Re-Released Tabletop Games That Remind Us Of Our Childhood

Board games have been around for many years, and are currently enjoying a resurgence in popularity. These days there are more options than ever before, with tabletop games ranging from simple ten-minute wonders to long multiplayer epics with miniatures, tokens, boards, cards, and rule books the size of a novel.

As the choice becomes overwhelming often you'll find yourself craving familiarity. Often these are the classic board games almost every home has that you spent hours playing as a child. Or maybe you are desperate to revisit those games you really loved but were never allowed out often because you needed an adult to spend 20 minutes setting them up, so you could play for five minutes. Whichever type of classic game you crave, we have you covered with this list of re-released board games that remind us of our childhood.

Monopoly

Number of PlayersPlay TimeSuggested AgeFirst Released
2-860-180 minutes8+1935

Look, we all know Monopoly has to be on this list. If only due to the fact that I'm yet to meet anyone who has never played this classic tycoon game. For most of us, Monopoly conjures up memories of house rules no one else understands, accusations of cheating, and general chaos. Most families have stories of a cheater who fiddled the bank, or a sore loser who upended the board, or threw a shoe token at a sibling. Yet despite its flaws, we all keep coming back for more, and no one is quite sure why.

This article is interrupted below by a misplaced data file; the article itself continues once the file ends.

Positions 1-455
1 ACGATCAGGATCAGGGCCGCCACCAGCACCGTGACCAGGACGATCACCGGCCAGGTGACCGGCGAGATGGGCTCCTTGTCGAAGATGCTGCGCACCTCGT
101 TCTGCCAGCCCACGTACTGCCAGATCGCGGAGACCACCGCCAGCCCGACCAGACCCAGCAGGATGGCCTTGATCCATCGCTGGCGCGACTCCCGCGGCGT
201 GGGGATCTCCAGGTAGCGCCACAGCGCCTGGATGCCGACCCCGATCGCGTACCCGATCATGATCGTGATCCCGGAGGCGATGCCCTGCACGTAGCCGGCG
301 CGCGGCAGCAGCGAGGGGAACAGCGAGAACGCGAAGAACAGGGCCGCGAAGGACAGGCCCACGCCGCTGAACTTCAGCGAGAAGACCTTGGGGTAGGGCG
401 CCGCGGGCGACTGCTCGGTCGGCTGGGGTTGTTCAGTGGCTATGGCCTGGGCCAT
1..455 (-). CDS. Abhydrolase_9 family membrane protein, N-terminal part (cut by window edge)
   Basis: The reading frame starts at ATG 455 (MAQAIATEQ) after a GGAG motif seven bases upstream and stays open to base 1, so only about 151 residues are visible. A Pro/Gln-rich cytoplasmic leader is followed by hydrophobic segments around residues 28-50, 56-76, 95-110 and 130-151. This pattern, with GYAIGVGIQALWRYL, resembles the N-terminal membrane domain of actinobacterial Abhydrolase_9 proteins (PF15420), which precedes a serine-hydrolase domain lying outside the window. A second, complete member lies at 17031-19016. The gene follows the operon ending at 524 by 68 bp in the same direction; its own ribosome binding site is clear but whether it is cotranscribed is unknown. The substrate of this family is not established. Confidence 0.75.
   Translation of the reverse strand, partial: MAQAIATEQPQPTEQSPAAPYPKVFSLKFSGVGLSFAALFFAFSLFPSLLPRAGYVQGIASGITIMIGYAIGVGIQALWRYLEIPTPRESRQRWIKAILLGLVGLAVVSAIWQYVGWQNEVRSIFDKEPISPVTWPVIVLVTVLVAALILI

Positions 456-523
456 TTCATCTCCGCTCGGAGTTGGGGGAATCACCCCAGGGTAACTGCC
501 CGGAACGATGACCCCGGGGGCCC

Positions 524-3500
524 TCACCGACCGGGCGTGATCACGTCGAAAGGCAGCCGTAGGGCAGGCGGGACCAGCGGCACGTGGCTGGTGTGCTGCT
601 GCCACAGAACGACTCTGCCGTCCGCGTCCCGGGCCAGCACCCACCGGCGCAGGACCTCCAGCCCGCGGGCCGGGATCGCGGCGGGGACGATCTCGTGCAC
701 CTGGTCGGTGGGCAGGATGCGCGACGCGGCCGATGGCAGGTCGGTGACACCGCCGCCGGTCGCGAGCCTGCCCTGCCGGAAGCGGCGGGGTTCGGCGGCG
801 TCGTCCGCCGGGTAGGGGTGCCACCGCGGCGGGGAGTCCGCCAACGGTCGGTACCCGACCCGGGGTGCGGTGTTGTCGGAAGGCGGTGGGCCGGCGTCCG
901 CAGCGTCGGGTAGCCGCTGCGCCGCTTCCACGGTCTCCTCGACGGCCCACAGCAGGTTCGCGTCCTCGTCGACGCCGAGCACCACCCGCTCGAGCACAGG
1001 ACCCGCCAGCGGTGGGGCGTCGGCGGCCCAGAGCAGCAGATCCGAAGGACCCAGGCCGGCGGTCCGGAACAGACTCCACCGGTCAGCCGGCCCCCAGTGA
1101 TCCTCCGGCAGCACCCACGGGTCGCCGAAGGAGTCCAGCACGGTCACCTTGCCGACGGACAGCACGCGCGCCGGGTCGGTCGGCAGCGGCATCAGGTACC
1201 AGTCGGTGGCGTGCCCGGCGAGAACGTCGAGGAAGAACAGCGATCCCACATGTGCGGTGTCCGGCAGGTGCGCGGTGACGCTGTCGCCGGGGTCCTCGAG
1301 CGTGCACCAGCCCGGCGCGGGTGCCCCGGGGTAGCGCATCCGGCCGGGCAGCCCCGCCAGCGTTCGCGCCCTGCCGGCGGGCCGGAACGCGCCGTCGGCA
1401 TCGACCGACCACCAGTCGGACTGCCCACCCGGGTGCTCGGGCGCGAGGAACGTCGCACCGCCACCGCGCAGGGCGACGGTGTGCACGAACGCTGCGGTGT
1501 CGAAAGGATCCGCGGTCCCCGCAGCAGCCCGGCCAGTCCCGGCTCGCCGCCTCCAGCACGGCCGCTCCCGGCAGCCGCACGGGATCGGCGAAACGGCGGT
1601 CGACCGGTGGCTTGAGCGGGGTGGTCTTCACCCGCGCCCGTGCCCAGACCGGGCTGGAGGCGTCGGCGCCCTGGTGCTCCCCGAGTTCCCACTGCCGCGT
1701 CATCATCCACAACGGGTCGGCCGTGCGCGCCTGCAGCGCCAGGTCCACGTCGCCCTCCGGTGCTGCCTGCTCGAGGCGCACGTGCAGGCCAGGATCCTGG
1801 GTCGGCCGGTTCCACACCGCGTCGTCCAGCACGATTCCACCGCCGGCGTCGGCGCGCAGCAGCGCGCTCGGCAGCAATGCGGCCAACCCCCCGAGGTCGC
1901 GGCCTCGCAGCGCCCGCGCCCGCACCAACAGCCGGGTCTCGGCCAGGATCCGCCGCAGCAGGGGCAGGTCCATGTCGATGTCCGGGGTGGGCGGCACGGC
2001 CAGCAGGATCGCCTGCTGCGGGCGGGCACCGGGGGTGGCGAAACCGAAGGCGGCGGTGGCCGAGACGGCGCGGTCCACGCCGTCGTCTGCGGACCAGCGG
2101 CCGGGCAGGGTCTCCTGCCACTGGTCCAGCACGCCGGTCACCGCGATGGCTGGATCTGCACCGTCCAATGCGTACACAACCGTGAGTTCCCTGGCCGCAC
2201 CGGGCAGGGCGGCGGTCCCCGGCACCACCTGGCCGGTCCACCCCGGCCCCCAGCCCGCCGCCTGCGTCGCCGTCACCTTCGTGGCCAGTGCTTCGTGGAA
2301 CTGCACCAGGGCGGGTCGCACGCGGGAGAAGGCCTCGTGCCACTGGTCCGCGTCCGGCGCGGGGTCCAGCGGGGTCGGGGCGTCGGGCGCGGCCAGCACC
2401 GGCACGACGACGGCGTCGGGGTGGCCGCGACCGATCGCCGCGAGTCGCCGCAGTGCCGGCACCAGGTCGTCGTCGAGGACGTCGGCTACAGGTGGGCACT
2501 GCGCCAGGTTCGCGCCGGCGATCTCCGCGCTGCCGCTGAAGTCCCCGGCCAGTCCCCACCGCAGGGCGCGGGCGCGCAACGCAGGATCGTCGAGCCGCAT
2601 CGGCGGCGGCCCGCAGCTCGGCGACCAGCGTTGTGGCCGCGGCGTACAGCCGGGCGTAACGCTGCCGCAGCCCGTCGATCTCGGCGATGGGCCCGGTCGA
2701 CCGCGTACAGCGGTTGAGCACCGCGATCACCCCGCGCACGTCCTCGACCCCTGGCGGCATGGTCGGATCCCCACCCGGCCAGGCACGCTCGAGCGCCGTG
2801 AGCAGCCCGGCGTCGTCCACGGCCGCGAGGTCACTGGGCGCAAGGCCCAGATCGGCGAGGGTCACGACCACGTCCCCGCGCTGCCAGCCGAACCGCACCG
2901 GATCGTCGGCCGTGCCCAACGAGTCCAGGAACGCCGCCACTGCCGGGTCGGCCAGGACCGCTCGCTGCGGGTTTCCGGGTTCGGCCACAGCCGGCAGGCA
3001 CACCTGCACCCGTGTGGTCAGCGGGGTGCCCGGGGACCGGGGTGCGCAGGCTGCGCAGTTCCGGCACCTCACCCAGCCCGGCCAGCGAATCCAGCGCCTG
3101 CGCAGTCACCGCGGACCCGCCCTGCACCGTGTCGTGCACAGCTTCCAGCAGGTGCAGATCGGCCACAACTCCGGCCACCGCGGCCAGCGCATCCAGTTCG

Monopoly's popularity makes no sense. Despite being a fairly simple game of buying, selling, and renting properties, it's too long, and causes more arguments than almost any other game in existence. Yet, despite this, it continues to sell, and to grow. Monopoly has not just been re-released once, but in fact, has spawned so many variations they are impossible to count at this point. Whatever your interest, there's probably a version of Monopoly to fit, alongside the good old classic we all played before video game-themed sets were around. So get ready to argue about the rules for free parking, community chest fines, and more with the latest 'classic' version of Monopoly.

Get it on Amazon here!

Trivial Pursuit

Number of PlayersPlay TimeSuggested AgeFirst Released
2-24 (Edition Dependent)90 minutes12+1981

Trivial Pursuit is another classic game that most people will remember from family game nights. It's a simple premise involving answering questions on a range of topics. You then collect wedges to put into the scoring counter. Well, that's what the rule book says. Wedges, I understand, but I've never heard anyone call it a scoring counter. Cheese, pie, pizza, wheel, cake, or even just thingy. You name it, someone has used it to describe what the game wants us to call a scoring counter.